Germany Intends To Extend Electric Vehicle Subsidy For Environmental Reasons
Germany's economy ministry and its finance ministry have both expressed intentions of extending the country's subsidies for electric vehicles. The extension is supposedly meant to further increase the sales of electric vehicles in the country and to boost the demand for these types of vehicles for environmental reasons.
The plan has also been seen by some as a way to respond to the slew of recent scandals involving German car manufacturer's diesel emissions. The most notable incident involved Volkswagen caught cheating to pass global emission regulations. Daimler, another German automaker, was also involved in a cheating scandal just recently.
According to documents that were reportedly sent to other German ministries, the economy ministry suggested that the subsidies for new EVs should be extended given that the current program is about to expire. Germany currently provides a US$4,500 incentive for the purchase of new electric vehicles. The program was introduced back in 2016 and is slated to end in June of this year.
Both the German government and major automakers producing electric vehicles share the cost in the financing program. The country's EV subsidy is estimated to cost around US$1.35 billion. However, data has suggested that most of the allocated budget actually hasn't been used. Estimates show that only around US$560 million has been used so far. The country's KBA motor vehicle authority also revealed that only 1 percent of new car registrations in 2018 were electric vehicles.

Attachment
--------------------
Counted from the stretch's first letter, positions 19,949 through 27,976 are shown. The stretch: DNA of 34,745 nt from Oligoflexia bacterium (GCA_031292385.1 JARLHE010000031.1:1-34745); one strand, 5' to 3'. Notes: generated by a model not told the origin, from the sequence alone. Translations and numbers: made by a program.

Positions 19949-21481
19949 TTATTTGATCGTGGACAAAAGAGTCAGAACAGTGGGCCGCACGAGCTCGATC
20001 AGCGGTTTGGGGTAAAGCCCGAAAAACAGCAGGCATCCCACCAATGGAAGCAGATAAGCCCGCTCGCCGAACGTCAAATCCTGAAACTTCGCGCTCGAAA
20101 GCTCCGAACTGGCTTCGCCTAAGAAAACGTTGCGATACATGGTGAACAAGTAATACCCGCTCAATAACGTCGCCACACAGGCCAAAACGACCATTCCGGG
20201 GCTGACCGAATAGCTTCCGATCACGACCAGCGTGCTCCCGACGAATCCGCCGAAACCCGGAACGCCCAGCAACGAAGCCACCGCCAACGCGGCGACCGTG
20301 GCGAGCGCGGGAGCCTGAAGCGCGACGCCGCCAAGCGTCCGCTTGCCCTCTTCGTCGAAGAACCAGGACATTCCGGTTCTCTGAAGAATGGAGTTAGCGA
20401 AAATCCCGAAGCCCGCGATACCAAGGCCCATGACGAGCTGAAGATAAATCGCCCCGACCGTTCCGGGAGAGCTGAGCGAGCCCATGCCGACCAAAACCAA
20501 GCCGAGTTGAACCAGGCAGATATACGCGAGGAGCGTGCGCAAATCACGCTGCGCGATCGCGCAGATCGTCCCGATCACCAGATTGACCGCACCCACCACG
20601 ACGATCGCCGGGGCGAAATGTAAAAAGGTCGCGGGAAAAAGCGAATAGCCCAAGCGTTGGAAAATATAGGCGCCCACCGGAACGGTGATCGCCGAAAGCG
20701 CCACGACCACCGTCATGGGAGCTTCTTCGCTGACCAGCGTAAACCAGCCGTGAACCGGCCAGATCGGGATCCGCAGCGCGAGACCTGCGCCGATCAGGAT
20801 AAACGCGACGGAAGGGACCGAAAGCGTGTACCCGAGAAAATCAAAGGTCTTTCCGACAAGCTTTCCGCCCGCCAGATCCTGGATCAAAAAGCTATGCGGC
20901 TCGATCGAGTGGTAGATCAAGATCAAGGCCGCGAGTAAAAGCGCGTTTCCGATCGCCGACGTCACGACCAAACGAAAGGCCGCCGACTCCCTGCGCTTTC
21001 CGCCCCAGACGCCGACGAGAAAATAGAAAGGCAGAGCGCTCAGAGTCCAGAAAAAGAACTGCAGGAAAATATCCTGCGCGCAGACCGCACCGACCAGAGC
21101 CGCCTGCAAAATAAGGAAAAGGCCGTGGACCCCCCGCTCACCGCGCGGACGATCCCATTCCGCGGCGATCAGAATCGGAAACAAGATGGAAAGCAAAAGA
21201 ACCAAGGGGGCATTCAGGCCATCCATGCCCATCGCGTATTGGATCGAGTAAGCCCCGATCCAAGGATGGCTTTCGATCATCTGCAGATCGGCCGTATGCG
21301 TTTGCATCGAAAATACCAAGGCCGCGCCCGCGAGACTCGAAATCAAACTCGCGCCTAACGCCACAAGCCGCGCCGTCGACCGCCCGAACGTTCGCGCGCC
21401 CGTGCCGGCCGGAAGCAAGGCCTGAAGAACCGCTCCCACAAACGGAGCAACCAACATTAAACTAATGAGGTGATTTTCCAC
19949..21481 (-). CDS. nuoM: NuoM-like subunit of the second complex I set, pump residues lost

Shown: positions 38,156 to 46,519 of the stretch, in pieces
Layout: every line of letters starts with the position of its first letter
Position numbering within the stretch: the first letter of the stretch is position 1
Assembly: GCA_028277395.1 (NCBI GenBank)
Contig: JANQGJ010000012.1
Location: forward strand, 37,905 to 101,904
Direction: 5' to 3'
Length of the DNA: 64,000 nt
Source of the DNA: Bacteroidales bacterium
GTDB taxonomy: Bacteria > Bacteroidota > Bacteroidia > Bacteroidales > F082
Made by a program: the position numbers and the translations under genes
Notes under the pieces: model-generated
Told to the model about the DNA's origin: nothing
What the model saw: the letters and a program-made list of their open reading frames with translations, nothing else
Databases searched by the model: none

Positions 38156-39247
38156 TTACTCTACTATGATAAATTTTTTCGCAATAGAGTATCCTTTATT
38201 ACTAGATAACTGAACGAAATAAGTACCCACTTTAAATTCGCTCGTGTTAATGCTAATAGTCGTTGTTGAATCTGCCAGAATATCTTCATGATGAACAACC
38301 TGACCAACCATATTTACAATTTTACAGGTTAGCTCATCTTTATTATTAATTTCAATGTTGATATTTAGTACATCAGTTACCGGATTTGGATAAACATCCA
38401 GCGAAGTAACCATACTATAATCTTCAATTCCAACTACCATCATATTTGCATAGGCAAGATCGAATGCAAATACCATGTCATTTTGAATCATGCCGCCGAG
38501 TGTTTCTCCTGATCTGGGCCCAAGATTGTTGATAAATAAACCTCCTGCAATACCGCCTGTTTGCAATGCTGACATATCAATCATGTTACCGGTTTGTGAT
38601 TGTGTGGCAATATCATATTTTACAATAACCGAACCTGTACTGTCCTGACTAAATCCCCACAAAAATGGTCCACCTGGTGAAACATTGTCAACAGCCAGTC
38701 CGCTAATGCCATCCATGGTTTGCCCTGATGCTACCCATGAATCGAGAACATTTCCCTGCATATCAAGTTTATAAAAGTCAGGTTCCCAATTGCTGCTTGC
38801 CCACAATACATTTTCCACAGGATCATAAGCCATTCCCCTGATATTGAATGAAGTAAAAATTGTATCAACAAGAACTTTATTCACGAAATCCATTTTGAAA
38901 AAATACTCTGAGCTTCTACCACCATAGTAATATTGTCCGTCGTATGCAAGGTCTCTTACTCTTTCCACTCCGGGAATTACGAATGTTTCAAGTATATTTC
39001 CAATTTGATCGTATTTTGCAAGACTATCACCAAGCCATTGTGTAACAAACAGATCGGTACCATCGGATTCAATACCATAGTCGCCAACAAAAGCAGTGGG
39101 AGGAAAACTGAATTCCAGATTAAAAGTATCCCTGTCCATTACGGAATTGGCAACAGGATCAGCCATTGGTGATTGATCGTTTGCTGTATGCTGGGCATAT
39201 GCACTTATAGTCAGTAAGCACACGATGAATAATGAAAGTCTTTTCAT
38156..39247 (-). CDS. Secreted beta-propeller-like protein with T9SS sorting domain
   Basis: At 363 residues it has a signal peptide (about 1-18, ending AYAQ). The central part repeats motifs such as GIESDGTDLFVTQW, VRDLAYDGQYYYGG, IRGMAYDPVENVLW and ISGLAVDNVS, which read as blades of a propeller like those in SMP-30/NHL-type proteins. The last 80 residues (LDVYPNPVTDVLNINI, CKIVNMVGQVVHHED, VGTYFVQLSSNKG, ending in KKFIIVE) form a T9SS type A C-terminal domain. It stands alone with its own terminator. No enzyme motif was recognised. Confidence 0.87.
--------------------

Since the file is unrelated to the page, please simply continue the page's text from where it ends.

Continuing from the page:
To further promote the purchase of new electric vehicles, the country's finance minister, Olaf Scholz, previously suggest a number of new measures. These measures to push electric mobility included tax subsidies for corporate purchases of electric cars and bicycles that would last until 2030.
The initiative aims to allow companies who purchase EVs as delivery vehicles to write off as much as half of the acquisition cost. Meanwhile, leasing fees that are allocated to a firm's income are to be slashed from 20 percent to 10 percent. Germany currently has an ongoing tax incentive program for companies that use electric cars and plug-in hybrids under the 0.5 percent rule. However, that program is only valid until 2021.
As of the moment, there has yet to be any official announcement of an extension to the current EV subsidies. The country's economic ministry has also declined to comment until further deliberation is concluded. However, the agencies have had some added pressure from different environmental bodies, which are pushing for more drastic measures to decrease the environmental impact from the country's transport and automotive sectors.